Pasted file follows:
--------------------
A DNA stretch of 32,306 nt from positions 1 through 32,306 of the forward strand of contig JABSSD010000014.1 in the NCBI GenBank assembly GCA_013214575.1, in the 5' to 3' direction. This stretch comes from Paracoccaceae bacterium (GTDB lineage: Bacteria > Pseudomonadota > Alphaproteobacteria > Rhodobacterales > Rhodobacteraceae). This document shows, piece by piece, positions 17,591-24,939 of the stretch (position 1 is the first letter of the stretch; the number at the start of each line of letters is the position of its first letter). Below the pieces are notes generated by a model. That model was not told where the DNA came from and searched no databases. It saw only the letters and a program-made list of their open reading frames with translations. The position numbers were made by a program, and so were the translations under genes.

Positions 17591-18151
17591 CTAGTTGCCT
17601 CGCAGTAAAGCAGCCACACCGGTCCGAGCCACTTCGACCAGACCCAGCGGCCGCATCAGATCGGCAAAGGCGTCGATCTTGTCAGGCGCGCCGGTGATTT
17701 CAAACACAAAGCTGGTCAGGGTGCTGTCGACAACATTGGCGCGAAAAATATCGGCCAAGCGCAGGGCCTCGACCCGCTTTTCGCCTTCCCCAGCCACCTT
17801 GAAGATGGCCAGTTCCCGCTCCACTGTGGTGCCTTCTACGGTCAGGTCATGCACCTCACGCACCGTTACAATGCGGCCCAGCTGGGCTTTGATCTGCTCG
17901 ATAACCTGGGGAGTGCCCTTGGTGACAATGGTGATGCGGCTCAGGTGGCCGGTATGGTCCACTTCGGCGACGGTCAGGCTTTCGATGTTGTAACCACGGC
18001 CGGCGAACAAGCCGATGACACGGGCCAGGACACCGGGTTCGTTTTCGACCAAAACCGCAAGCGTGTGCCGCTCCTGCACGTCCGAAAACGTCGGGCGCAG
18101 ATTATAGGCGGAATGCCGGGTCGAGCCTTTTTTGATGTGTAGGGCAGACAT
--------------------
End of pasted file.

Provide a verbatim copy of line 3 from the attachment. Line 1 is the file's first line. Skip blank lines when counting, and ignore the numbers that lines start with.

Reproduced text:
17591 CTAGTTGCCT